To state a claim under 42 U.S.C. § 1983, Plaintiff must show that, while acting under color of state law, Defendants deprived him of a federal constitutional or statutory right. See McKithen v. Brown, 481 F.3d 89, 99 (2d Cir. 2007). In addition, to state a claim for damages, Plaintiff must allege "sufficient facts to demonstrate that [D]efendants were personally or directly involved in the alleged violation." Harris v. Westchester Cnty. Dep't of Corr., No. 06 CIV. 2011 (RJS), 2008 WL 953616, at *9 (S.D.N.Y. Apr. 3, 2008) (citing Provost v. City of Newburgh, 262 F.3d 146, 155 (2d Cir.2001)); see also Colon v. Coughlin, 58 F.3d 865, 873 (2d Cir. 1995) ("personal involvement of defendants in alleged constitutional deprivations is a prerequisite to an award of damages under [Section] 1983" (internal quotation marks omitted)).

A. Plaintiff Fails to Allege Personal Involvement as to Defendants Agro, Rafferty and DuBois

Plaintiff fails to allege that Defendants Agro, Rafferty and DuBois personally engaged in any unconstitutional conduct. Indeed, apart from naming them as Defendants, Plaintiff makes no specific allegations about them at all. When a plaintiff fails to allege how a particular defendant was personally involved in any of the actions or inactions that purportedly led to the violation of the plaintiff's constitutional or federal rights, dismissal is warranted. See Grullon v. City of New Haven, 720 F.3d 133, 139 (2d Cir. 2013). Therefore, Plaintiff's claims against Defendants Agro, Rafferty and DuBois are dismissed.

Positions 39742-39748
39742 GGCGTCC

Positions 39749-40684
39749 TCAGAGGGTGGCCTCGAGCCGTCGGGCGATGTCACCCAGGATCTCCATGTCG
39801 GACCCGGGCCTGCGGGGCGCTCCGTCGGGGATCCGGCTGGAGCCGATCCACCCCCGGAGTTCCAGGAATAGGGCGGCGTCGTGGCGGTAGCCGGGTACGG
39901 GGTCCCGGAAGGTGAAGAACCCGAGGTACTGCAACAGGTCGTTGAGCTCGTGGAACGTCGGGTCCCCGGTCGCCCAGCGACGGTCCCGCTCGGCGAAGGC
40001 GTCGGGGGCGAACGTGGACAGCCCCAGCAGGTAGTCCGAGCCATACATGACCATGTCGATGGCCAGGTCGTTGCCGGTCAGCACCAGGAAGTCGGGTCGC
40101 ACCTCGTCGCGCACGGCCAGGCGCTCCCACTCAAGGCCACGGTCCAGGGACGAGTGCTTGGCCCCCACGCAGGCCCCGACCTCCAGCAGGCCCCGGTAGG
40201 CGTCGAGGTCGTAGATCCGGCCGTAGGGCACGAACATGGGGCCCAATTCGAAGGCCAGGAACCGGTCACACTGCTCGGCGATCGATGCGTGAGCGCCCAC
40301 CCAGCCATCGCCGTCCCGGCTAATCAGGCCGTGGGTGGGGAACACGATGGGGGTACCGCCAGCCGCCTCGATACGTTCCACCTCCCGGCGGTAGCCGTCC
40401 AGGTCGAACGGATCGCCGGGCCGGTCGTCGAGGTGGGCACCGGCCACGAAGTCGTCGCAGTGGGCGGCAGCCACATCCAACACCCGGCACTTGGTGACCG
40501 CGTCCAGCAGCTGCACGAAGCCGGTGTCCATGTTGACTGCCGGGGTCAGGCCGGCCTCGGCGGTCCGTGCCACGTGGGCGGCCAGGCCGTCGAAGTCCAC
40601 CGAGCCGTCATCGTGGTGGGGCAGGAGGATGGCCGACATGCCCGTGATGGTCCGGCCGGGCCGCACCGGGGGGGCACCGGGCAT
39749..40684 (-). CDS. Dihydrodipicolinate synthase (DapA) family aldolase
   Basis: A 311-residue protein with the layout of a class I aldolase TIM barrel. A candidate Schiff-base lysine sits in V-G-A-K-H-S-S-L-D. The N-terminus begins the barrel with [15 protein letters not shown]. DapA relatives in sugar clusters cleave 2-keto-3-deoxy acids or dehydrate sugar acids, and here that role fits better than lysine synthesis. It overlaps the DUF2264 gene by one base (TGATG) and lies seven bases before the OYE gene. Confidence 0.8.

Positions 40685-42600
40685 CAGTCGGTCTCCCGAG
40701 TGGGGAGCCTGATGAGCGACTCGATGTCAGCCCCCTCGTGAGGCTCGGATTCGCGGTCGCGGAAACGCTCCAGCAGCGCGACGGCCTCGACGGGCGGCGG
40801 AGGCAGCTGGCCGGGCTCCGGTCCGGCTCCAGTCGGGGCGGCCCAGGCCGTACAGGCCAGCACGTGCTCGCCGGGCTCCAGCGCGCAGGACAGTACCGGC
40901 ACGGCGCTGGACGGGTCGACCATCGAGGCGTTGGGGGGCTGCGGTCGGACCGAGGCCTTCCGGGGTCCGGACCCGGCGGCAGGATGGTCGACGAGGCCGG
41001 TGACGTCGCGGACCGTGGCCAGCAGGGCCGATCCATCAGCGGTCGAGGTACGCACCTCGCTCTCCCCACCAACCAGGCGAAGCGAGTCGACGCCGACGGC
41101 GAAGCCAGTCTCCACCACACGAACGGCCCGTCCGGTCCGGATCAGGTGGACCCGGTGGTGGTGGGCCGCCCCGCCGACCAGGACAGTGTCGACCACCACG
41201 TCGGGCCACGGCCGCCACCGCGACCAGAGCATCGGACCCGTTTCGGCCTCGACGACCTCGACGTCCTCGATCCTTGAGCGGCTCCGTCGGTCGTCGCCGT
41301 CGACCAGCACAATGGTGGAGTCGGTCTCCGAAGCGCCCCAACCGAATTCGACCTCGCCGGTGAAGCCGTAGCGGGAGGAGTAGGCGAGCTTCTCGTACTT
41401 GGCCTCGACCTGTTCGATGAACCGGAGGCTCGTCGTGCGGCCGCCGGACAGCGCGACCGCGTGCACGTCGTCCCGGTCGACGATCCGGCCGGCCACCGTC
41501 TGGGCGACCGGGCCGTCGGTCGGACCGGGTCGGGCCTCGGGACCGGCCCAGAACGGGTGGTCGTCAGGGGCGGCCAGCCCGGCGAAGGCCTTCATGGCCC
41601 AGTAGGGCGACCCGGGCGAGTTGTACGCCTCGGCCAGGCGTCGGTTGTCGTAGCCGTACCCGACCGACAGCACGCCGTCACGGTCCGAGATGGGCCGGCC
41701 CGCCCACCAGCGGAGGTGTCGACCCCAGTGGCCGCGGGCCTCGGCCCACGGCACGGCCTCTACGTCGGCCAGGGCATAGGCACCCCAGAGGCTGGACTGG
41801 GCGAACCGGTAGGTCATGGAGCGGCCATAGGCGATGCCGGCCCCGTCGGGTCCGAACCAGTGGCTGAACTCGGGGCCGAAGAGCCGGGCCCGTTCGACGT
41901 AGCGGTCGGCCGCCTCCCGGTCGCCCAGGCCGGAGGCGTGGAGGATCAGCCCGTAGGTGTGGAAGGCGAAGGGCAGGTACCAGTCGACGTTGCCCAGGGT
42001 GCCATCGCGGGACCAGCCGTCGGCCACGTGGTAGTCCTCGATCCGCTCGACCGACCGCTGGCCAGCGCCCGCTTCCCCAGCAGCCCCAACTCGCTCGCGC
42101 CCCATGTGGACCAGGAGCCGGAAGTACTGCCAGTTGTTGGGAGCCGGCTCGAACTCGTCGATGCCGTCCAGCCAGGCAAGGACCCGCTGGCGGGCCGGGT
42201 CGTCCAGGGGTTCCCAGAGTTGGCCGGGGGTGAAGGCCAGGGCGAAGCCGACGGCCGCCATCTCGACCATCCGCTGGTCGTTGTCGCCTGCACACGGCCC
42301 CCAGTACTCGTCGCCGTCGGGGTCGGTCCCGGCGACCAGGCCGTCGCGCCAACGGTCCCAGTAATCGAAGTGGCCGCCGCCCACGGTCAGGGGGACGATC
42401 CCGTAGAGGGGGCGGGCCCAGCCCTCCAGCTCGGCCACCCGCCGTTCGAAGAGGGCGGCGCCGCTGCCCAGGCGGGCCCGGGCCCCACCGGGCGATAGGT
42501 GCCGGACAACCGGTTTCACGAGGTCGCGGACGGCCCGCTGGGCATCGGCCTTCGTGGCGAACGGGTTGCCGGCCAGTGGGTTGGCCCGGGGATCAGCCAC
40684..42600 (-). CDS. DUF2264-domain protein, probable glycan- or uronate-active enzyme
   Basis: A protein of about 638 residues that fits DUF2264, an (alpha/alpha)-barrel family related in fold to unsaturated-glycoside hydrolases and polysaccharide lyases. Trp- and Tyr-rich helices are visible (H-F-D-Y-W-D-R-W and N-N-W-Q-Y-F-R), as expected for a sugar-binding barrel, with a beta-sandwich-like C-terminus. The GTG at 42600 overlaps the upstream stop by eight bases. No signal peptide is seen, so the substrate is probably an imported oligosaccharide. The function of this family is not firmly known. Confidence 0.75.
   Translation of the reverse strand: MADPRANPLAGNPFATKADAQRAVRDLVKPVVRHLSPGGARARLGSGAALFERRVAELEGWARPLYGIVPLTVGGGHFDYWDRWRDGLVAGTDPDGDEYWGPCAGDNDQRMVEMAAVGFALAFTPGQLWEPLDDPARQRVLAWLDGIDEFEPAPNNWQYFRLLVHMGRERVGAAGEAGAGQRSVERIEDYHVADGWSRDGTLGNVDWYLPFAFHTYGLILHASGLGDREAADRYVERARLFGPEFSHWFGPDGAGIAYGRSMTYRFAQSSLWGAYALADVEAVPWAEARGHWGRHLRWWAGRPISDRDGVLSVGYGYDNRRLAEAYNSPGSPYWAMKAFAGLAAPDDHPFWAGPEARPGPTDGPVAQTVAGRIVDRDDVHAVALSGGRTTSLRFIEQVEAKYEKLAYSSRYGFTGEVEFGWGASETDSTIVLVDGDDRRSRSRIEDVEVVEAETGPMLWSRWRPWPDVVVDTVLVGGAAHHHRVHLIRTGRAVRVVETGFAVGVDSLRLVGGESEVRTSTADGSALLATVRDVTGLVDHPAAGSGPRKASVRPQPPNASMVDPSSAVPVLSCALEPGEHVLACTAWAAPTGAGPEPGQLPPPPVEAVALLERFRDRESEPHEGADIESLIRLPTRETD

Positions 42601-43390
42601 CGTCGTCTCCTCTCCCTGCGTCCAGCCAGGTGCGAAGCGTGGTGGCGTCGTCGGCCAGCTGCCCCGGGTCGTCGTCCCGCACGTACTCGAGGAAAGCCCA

B. Plaintiff Fails to Plead a Constitutional Violation Against Defendants Faulkner and Levy

As to the remaining two Defendants, Faulkner and Levy, Plaintiff fails to allege misconduct rising to the level of a constitutional violation. Although Plaintiff does not identify a specific constitutional violation, his allegations regarding the conditions of his confinement at AMKC and the lack of medical care he received there are most aptly construed as claims of deliberate indifference in violation of Plaintiff's Fourteenth Amendment rights.[4] To establish a constitutional claim for deliberate indifference, Plaintiff must first show that he had an objectively "serious" condition, and second that Defendants responded to this condition with "deliberate indifference." Caiozzo v. Koreman, 581 F.3d 63, 72 (2d Cir. 2009) (citing Cuoco v. ...